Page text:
Current physician-integration strategies can be categorized into four basic groupings: customer service programs, contractual ventures, joint ventures/other ownership options, and employment. Each of these options has materially different financial attributes, control attributes, timing requirements, and typical results. Some options represent long-term strategies, while others represent transitional strategies to build momentum or foundational skills required to compete on value.
Customer Service Programs
Customer service programs provide support and services to physicians in a variety of ways, including technology (e.g., electronic medical records (EMRs), common communication platforms, scheduling systems, and call centers), group pricing for medical malpractice insurance, training support, physician concierges, continuing medical education, comarketing, and other services that make it easier for physicians to practice within the hospital or health system. The objective of these strategies is to improve independent physician performance and satisfaction, while aligning physician goals with hospital and health system goals. Generally, these strategies improve functional capabilities, require a low level of capital commitment, and do not require a significant change in culture and commitment. The downside is that the strategies do not bind the physicians to the organization and are successful only if the physicians are satisfied with the programs.
Contractual ventures involve one or a series of contracts with individual physicians or physician groups either to purchase services from them or to provide services to them. Most contractual ventures are of medium duration (three to five years) and are directed at improving efficiency, coverage, or sharing of performance-based incentives without an ownership stake. Examples include clinical integration (CI) programs, professional service agreements (PSAs), comanagement agreements, and management services organizations (MSOs).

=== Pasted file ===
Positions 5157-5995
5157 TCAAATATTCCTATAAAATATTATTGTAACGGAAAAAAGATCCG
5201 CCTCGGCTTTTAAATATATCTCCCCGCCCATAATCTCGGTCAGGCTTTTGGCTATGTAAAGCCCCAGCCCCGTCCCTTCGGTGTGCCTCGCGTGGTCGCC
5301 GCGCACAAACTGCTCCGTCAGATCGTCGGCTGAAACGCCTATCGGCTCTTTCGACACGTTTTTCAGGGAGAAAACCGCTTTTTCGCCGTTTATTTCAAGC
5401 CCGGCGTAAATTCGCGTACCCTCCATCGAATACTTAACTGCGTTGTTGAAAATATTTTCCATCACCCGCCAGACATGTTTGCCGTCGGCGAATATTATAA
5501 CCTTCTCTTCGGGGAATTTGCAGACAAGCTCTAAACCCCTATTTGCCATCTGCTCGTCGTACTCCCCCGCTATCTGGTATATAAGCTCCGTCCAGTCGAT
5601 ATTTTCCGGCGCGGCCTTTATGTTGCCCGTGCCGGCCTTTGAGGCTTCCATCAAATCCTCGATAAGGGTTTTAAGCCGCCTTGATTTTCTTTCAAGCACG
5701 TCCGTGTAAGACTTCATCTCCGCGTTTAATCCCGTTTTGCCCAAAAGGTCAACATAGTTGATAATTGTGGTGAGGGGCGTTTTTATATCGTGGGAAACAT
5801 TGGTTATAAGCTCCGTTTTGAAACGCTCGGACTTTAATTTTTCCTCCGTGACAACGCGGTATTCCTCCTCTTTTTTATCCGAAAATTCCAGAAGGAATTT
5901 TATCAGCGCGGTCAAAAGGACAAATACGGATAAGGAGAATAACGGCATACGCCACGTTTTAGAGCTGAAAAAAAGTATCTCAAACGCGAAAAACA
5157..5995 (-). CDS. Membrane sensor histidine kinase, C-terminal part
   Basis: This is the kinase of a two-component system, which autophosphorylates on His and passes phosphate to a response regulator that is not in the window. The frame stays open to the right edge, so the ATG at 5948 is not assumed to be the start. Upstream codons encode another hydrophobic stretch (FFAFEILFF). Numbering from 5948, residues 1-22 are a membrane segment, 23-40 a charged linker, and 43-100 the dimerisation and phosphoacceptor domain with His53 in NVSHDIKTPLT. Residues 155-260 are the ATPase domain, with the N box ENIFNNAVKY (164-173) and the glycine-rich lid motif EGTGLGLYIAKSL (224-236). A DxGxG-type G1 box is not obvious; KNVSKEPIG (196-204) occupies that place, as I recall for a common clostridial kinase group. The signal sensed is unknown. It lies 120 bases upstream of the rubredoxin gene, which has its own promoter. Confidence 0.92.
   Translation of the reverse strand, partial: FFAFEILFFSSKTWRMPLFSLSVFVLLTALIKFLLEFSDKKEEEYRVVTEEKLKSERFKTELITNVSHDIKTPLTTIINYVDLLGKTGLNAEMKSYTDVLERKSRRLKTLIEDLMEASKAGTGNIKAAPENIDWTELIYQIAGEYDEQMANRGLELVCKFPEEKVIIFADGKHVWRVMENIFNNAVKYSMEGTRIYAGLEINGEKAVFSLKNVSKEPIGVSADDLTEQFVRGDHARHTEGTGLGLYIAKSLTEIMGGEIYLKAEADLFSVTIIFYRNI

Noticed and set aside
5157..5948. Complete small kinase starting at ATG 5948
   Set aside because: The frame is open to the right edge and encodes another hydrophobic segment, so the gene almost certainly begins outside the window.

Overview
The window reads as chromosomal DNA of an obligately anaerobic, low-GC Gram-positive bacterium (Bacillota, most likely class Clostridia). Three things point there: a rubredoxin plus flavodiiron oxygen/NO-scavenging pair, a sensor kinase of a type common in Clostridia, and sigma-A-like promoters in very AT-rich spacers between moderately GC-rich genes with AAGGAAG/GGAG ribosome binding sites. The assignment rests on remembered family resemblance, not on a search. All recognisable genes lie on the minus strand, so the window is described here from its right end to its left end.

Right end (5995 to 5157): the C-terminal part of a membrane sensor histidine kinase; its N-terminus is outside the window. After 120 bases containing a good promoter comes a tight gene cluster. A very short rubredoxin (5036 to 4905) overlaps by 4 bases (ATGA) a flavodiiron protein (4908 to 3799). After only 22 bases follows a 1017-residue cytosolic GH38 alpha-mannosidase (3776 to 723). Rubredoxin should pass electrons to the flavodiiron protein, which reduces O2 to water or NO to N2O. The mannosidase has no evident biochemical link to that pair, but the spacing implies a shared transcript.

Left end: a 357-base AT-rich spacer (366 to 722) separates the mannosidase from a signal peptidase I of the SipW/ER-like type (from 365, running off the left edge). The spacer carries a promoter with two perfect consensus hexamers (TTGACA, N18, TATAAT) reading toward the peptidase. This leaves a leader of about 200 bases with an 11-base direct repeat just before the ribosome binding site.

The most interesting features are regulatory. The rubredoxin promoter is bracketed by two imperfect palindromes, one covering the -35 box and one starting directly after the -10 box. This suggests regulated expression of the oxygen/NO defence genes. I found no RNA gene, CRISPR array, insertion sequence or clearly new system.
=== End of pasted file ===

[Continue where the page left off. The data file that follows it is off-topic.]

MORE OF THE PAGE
CI programs. CI programs involve a set of contractual agreements between a health system and physicians to improve quality, access, service, and efficiency performance measures, allowing the health system to share financial incentives with the participating physicians for achieving specified metrics. Due to regulatory requirements, these agreements cannot be exclusive, and participation is at the discretion of the participating physicians and contingent upon compliance with the guidelines set forth in the CI program requirements.
PSAs. PSAs are the most common contractual arrangements between hospitals and hospital-based physicians or physician groups for professional services. These ventures are aimed at securing specialty or geographic coverage for physician services. Most current PSAs use quality and access performance thresholds and other metrics that align physician performance to hospital/health system objectives.
Comanagement agreements. A comanagement agreement involves a contract between a hospital and physician practice or physician management company. The practice or company agrees to perform clinical and management services with specific improvement targets in exchange for a predetermined fee. The performance metrics used should be reevaluated annually, and the rule of diminishing returns will be observed as performance levels approach long-term goals. Comanagement is a relatively quick and proven method for hospital-physician collaboration, but such arrangements have been drawing increased regulatory scrutiny, so counsel is needed to ensure full legal and regulatory compliance. These agreements also are falling out of favor because of their short-term nature and the considerable effort required to renegotiate them.